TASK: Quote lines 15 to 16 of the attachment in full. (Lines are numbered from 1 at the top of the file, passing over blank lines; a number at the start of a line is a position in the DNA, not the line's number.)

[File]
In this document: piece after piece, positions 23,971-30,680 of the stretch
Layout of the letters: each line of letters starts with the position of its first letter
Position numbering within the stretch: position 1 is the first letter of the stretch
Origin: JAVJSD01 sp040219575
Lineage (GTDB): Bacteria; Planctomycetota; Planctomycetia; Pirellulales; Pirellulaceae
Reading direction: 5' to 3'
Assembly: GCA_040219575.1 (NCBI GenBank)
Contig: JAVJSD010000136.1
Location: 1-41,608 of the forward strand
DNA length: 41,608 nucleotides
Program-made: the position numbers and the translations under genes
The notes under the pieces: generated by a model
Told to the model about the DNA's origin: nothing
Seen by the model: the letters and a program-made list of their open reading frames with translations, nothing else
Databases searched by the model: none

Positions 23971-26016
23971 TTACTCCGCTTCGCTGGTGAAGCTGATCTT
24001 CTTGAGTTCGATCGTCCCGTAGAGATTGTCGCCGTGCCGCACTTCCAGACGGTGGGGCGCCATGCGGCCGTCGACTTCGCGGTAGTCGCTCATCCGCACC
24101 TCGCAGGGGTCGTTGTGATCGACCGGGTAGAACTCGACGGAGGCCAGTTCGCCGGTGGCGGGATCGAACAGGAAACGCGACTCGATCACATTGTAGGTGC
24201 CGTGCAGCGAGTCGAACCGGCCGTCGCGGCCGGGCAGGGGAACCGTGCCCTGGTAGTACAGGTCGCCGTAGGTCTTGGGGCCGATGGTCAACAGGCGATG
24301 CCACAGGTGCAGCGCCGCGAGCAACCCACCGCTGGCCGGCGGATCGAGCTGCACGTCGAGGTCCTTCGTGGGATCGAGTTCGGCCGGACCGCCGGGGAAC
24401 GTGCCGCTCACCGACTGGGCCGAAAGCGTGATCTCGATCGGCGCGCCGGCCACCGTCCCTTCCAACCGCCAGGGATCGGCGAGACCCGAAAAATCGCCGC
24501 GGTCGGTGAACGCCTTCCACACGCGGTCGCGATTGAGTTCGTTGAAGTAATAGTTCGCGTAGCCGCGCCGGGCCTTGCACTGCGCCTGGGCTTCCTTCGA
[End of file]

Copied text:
Databases searched by the model: none

Positions 23971-26016